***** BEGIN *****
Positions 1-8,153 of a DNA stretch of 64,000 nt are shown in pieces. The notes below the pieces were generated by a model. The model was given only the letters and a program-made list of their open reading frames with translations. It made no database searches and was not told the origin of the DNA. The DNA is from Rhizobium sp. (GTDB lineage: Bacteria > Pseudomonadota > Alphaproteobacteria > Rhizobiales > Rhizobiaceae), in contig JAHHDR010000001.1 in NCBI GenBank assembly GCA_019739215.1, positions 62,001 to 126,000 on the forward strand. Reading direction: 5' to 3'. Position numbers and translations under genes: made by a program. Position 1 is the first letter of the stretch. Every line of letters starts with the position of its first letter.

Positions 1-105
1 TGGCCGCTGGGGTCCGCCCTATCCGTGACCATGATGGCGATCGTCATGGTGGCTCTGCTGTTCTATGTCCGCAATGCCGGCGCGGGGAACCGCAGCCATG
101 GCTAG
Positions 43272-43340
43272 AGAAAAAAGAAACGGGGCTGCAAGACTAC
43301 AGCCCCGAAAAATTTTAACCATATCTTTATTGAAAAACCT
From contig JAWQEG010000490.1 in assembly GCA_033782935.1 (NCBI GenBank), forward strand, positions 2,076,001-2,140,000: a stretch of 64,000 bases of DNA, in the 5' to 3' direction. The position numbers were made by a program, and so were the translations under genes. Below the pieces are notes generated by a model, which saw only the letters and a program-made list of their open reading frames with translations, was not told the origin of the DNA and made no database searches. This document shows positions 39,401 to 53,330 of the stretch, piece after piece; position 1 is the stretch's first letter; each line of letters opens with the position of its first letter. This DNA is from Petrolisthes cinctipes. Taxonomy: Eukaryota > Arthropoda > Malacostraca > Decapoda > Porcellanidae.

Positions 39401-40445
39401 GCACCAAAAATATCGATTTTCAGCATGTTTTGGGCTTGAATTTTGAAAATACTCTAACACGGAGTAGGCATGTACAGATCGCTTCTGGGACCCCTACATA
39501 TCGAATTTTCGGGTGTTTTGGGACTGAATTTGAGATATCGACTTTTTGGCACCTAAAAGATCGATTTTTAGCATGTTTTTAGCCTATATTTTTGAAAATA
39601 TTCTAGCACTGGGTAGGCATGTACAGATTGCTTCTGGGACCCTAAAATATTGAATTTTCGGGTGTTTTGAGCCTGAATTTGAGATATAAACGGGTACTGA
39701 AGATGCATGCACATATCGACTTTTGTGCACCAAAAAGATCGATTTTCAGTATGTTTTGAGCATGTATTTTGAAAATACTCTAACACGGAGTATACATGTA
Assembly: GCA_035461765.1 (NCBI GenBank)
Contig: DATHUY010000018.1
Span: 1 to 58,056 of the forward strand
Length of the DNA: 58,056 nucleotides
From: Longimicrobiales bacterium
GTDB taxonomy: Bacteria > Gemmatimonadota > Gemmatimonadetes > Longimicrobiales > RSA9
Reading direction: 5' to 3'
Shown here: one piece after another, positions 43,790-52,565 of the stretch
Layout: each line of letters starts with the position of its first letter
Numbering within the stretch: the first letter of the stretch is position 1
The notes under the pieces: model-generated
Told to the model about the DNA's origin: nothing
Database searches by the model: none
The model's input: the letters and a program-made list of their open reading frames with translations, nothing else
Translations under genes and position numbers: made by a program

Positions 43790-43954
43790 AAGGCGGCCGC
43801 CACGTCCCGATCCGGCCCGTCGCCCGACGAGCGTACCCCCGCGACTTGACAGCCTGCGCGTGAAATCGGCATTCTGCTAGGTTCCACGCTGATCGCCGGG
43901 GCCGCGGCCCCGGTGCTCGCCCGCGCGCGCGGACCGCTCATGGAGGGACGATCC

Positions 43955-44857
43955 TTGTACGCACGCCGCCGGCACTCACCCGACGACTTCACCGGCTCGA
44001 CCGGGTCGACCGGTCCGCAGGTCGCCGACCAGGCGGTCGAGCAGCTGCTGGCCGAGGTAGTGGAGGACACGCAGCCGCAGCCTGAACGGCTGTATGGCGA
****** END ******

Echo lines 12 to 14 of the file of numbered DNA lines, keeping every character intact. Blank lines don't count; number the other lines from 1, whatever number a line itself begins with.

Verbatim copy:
39601 TTCTAGCACTGGGTAGGCATGTACAGATTGCTTCTGGGACCCTAAAATATTGAATTTTCGGGTGTTTTGAGCCTGAATTTGAGATATAAACGGGTACTGA
39701 AGATGCATGCACATATCGACTTTTGTGCACCAAAAAGATCGATTTTCAGTATGTTTTGAGCATGTATTTTGAAAATACTCTAACACGGAGTATACATGTA
Assembly: GCA_035461765.1 (NCBI GenBank)